Brief history of the Jewish Museum of Greece

The idea of ​​establishing the Jewish Museum of Greece (JMG) was conceived in the late 1970s. The initiative belonged to the Jewish Community of Athens and some of its members who offered all kinds of support to this effort. In 1977 a small museum was founded, which was temporarily housed in a small room in the Beth Shalom Synagogue on Melidoni Street. Objects, mainly artefacts and documents of the 19th and 20th centuries, which had been salvaged from the WWII, were gathered there.

Added to this first collection was an extensive collection of religious artifacts, documents and personal belongings confiscated from the Jews of Eastern Macedonia and Thrace during the Bulgarian occupation. Between the years 1977-1982, a thorough and careful collection of artifacts from all the Jewish communities of Greece began, under the inspired guidance of Nikos Stavroulakis, director of the Museum until 1993. Thanks to the interest of several private individuals, the ethnological and Judaica collection of the Museum was significantly enriched with rare liturgical textiles, books, rituals and domestic objects. In 1981, the association of the “American Friends of the Jewish Museum of Greece” was founded and a little later, by members of the Jewish Community of Athens and Thessaloniki, “The Association of Friends of the Jewish Museum of Greece” was founded, which from the first years has supported the Museum at every step.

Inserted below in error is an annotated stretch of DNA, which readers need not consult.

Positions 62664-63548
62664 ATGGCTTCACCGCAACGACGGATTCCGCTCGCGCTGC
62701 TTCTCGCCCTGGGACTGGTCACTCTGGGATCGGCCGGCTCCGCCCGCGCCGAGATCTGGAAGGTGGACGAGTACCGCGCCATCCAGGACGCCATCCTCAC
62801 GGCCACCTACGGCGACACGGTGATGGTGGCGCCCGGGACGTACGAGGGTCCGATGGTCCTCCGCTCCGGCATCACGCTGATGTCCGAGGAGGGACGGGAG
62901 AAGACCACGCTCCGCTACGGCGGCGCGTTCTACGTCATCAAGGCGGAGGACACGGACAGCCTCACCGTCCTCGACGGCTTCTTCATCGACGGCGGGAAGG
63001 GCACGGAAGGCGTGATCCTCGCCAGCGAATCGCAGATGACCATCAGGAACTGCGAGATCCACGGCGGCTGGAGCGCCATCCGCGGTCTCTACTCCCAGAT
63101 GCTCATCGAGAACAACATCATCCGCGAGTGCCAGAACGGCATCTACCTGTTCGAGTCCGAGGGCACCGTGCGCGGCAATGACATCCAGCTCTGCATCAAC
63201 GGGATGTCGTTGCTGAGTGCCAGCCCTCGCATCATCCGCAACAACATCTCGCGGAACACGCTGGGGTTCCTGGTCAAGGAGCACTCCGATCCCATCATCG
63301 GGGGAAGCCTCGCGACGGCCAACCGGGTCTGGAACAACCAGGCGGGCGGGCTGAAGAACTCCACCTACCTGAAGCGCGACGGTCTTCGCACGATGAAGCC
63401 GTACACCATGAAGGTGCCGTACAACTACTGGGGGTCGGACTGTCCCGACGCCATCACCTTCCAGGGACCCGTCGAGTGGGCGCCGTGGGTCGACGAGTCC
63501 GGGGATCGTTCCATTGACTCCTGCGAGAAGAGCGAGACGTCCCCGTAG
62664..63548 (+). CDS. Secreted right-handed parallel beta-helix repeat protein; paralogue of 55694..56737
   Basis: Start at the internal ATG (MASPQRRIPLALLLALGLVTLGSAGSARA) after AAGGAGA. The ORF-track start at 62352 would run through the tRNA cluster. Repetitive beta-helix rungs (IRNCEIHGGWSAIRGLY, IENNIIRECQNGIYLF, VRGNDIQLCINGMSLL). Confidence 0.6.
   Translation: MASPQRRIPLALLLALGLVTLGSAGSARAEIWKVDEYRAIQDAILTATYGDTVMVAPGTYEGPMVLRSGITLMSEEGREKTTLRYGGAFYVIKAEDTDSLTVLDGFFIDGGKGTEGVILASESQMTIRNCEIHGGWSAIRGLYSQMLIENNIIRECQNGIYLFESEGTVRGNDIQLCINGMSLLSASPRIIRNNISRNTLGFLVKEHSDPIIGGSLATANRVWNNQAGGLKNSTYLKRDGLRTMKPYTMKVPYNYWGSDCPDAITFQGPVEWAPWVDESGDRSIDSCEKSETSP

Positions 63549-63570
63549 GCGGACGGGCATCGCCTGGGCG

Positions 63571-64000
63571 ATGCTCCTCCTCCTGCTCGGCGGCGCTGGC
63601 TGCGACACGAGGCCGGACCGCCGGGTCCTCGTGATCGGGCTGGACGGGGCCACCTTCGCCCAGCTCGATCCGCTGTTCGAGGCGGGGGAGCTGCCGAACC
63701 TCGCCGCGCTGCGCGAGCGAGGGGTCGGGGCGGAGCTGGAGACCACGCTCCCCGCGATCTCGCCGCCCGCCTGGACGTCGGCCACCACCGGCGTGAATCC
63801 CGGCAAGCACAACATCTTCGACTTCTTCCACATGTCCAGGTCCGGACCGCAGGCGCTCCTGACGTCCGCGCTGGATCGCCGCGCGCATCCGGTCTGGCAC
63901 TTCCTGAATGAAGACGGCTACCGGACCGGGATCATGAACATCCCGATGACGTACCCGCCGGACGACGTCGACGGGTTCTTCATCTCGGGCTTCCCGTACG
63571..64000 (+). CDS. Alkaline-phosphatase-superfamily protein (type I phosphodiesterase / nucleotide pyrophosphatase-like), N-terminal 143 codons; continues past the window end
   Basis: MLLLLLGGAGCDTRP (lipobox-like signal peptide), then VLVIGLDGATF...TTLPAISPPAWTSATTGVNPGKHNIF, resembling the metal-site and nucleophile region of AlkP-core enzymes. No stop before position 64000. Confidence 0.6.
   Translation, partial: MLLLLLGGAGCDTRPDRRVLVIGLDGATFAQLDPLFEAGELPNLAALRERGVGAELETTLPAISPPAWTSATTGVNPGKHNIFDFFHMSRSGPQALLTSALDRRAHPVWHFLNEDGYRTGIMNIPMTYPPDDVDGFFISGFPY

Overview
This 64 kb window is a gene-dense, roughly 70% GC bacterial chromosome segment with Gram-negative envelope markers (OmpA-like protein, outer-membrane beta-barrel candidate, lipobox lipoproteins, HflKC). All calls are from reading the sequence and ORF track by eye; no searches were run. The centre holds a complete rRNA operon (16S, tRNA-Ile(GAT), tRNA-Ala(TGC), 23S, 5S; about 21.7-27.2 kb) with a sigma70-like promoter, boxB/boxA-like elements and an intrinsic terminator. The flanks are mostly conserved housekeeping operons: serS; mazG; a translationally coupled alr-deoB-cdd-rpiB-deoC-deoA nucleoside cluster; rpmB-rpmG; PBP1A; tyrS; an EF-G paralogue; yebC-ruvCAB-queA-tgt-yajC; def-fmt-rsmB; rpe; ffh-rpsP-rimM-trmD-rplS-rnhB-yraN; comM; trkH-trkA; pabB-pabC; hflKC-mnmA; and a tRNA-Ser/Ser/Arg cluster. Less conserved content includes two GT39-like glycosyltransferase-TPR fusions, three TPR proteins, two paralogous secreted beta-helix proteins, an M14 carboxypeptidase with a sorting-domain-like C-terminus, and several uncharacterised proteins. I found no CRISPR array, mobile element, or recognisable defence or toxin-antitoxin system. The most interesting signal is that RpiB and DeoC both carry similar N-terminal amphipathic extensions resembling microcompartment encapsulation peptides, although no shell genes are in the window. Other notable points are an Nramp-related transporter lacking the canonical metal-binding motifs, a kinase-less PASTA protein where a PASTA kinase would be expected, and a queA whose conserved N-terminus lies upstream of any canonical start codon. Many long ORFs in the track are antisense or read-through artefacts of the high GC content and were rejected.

The continuous enrichment of the collections as well as the expansion of the Museum’s activities soon outgrew its first premises and new ones had to be found. Thus, in 1985 and with the support of the American and Greek Friends of the Museum, the collection was moved to a rented space, on the third floor, of a building at 36 Amalia Street, and the exhibition was reorganized. In 1989 and after years of efforts, the Museum acquired legal status and since then it has been operating as a Legal Entity under Private Law, with a seven-member Board of Directors. The increasing needs of the Museum for new spaces, as well as the dream of acquiring its own premises, led to the purchase of a late 19th century neoclassical building at 39 Nikis Street, with the support of the Association of Friends of Greece and abroad, as well as the Jewish Community of Thessaloniki and the Central Board of Jewish Communities in Greece. With the substantial financial support of the Hellenic Ministry of Culture, the Association of Friends of the Museum, as well as the support of private individuals, the old building was restored and at the end of 1997, exactly twenty years after its foundation, the Museum moved to its permanent, now privately owned, premises in the historical center of Athens.

On March 10th, 1998, the new Museum was inaugurated, marking the beginning of a new era. Within a few years, the JMG developed and expanded all of its activities, giving particular focus on its educational programmes, significantly improved its services to the public and prepared a number of publications on the history and tradition of the Romaniote and Sephardic communities of Greece. Contact and interaction with museum visitors, research, museum education, as well as the development and promotion of international activities and relations are the main pillars of the JMG’s cultural policy.

The Jewish Museum of Greece
Athens, 2024